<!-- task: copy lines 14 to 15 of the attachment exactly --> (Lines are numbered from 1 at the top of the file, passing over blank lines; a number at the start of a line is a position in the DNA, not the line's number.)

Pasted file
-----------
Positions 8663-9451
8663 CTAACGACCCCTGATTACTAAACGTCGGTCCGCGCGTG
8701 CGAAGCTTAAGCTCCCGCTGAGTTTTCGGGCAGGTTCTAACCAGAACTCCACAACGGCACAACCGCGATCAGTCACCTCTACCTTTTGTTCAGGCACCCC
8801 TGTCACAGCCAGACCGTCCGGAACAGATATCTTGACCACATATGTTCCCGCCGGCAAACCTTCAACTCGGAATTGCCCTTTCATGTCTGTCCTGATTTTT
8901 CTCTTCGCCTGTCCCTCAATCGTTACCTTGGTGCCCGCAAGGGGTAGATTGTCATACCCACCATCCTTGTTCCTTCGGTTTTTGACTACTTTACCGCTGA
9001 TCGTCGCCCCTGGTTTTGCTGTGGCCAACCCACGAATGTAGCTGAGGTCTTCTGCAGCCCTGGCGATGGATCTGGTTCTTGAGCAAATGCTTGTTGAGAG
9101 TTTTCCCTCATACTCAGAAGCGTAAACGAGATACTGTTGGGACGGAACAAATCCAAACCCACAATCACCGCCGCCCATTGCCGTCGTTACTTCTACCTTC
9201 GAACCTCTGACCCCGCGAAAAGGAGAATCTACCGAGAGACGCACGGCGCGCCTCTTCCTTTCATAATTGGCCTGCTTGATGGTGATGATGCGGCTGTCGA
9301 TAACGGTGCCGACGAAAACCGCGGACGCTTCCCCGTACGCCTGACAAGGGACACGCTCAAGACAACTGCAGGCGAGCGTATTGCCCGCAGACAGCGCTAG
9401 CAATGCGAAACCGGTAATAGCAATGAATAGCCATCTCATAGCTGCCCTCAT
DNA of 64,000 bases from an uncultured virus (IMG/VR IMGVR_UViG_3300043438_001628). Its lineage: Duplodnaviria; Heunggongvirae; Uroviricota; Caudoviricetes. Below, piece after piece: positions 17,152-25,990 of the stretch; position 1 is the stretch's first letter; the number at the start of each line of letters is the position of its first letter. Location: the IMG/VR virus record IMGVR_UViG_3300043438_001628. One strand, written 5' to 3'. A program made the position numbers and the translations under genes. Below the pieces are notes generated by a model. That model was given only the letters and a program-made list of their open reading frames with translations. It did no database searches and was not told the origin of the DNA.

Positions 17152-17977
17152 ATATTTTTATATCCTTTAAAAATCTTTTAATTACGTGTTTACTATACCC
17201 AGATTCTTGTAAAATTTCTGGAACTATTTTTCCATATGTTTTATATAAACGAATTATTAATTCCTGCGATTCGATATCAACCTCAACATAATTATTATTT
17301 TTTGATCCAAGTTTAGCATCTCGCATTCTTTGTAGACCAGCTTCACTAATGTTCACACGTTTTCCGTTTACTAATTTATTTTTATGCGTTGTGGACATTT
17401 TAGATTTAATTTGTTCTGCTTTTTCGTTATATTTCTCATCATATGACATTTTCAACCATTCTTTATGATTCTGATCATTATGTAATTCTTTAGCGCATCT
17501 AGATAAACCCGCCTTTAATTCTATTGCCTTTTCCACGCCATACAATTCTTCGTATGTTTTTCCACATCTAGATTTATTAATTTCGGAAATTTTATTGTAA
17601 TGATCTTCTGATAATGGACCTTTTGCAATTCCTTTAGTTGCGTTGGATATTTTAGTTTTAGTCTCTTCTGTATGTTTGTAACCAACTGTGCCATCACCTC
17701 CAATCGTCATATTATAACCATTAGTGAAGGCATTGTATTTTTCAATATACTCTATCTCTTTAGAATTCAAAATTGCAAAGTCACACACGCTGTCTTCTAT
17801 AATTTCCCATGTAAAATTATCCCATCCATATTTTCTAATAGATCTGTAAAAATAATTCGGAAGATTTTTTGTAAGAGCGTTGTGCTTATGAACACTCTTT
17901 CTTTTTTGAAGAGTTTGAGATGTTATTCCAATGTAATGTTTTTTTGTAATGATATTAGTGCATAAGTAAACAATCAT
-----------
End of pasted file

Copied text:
17201 AGATTCTTGTAAAATTTCTGGAACTATTTTTCCATATGTTTTATATAAACGAATTATTAATTCCTGCGATTCGATATCAACCTCAACATAATTATTATTT
17301 TTTGATCCAAGTTTAGCATCTCGCATTCTTTGTAGACCAGCTTCACTAATGTTCACACGTTTTCCGTTTACTAATTTATTTTTATGCGTTGTGGACATTT